Nisargadatta Maharaj started speaking sometime in the early 1950s. Initially he would speak on popular scriptures like Sage Eknath's Bhagwat and Sage Ramdas' Dasbodh. A few years later the subject matter of his talks spontaneously broadened up and by mid-1950s Maharaj was speaking less about the scriptures and more from his direct experience. Maharaj used to say, 'I am not speaking these words; they are coming from the Absolute. Just as you hear them, I too am their witness.'
In 1954 Shankarrao Bajirao Dhaygude, one of Maharaj's senior disciples, started noting down Maharaj's discourses in their original language, Marathi. His jottings filled up five notebooks. He later shared these 45 discourses with his friend and Guru Bandhu Shri Dinkar Kshirsagar who edited them slightly, taking great care "not to add our own concepts to the text."
These talks were first published in Marathi as 'Sadguru Nisargadatta Maharaj Yanchi Durmil Nirupane'. These were then translated into English by Shri Mohan Gaitonde, Maharaj's 'evening' translator, into the present work.
These earliest discourses of Nisargadatta Maharaj are noteworthy because they reveal a new facet of his teaching, including a deeper flavour of bhakti. They are also remarkable because they indicate how his Teaching intuitively evolved over the years. Since the Source spoke through Maharaj, his talks were Self-tuned to the need and capacity of his listeners. As a sidelight, these early talks are an interesting indication of the nature of Maharaj's audience in the 1950s.
Mohan Gaitonde, a Science graduate from Mumbai University, was an atheist until December 23, 1958, the day his father passed away. That was the day when he first became aware of his ignorance.
His intense introspection brought up two profound questions and one determination: 'Why am I here?’ What is the purpose of this existence? Is it real?' and 'I must know everything that is worth knowing.'
The search for a Guru began and a dozen of them were seen. Most of them were themselves in darkness but were kind enough to show light to others. The search continued until March 1976, when his eldest sister took him to meet Shri Nisargadatta Maharaj. She was not a resident of Mumbai and lived 600 km away in the south. She had read about Maharaj in a Marathi magazine which was published as a special issue on Maharaj's 75th birthday.
With that visit, Mohan's outward search ended but not the inward.
These rare old discourses of Sri Nisargadatta Maharaj were received from our Guru Bandhu, Mr. Shankarrao Bajirao Dhaygude. These talks were delivered during 1954 to 1956 at Ashram, as Maharaj's residence was called by his disciples. In all, these are 45 discourses. Shankarrao had jotted down key sentences and phrases while listening to Maharaj, which he then faithfully fleshed out on reaching home. These jottings filled up five notebooks, which were kept in good condition even after a period of 33 years.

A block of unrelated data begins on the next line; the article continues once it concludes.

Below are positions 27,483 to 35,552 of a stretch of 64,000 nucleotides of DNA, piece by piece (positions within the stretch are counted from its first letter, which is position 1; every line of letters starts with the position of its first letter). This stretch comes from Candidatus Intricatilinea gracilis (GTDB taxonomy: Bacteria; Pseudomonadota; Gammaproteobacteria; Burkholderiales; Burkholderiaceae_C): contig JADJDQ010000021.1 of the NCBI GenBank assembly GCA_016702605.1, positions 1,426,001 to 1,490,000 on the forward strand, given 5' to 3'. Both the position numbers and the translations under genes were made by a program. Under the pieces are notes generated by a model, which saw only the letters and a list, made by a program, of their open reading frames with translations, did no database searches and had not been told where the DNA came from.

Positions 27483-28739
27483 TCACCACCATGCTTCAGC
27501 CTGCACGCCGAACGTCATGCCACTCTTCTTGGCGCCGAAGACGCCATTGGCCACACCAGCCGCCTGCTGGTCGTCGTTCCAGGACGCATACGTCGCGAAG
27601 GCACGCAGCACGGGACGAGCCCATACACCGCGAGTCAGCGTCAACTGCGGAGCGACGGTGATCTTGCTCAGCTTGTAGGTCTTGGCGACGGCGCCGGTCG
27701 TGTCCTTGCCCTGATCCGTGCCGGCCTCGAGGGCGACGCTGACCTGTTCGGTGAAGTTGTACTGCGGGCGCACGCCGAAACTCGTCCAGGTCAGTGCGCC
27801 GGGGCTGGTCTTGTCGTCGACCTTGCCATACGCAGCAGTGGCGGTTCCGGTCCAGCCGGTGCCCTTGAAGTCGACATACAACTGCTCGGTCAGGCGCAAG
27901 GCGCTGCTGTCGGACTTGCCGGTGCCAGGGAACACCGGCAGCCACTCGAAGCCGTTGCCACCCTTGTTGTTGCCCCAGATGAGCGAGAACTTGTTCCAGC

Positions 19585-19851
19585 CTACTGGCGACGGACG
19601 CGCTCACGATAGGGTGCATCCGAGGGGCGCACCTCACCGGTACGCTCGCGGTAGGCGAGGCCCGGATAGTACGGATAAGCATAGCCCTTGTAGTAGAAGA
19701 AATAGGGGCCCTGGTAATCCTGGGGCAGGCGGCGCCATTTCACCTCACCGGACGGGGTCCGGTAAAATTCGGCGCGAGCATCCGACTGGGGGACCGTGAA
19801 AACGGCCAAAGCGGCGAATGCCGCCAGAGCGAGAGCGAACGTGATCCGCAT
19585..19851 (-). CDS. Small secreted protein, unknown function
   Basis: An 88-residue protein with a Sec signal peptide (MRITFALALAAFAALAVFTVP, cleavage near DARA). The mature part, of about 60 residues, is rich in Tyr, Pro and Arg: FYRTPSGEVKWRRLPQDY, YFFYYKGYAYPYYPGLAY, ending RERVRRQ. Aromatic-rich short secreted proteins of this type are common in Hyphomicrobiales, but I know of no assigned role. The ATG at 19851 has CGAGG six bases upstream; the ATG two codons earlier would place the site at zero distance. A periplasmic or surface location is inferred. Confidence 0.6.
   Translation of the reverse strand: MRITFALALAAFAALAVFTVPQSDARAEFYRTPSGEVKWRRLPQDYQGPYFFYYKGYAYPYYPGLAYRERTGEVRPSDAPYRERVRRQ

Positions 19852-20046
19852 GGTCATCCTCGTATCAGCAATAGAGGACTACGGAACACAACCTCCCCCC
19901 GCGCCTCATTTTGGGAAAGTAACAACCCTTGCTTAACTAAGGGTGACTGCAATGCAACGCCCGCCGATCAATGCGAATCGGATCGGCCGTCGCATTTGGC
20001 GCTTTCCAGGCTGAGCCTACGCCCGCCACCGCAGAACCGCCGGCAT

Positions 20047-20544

Shankarrao handed over this valuable treasure, so that Guru Bandhus and others could benefit from them. Our brother is now 60 years of age. He had met Maharaj in 1951, followed by formal initiation in 1954. In those years, which were full of bliss, he introduced about 35 new seekers to the Ashram, who also received the mantra from the Guru.
His hometown was Ahire village in Satara district of Maharashtra state. He migrated to Mumbai for a job in a textile mill, which helped him lead a simple life as a householder. He customarily wore a white shirt with a white cap and spent his evenings with Maharaj, right from 6 p.m. to 11 p.m. He enjoyed the Gum's company not only at the Ashram but also at Maharaj's tobacco shop. His faith in his Master brought to his credit certain miraculous experiences.
With the author's consent, some minor changes have been made in the hand-written material. In some earlier discourses there were incomplete sentences, which have been completed as per the context. The same have been re-read and rewritten after due contemplation for better understanding. However, utmost care has been taken not to add our own concepts to the text. At some places commas, full stops, quotation marks or question marks have been added for better clarity. Repetition has been avoided wherever possible, and long narratives have been shortened to limit the size of discourses. Those who are familiar with Maharaj's talks will have no doubt that there is none voice other than His in these writings.
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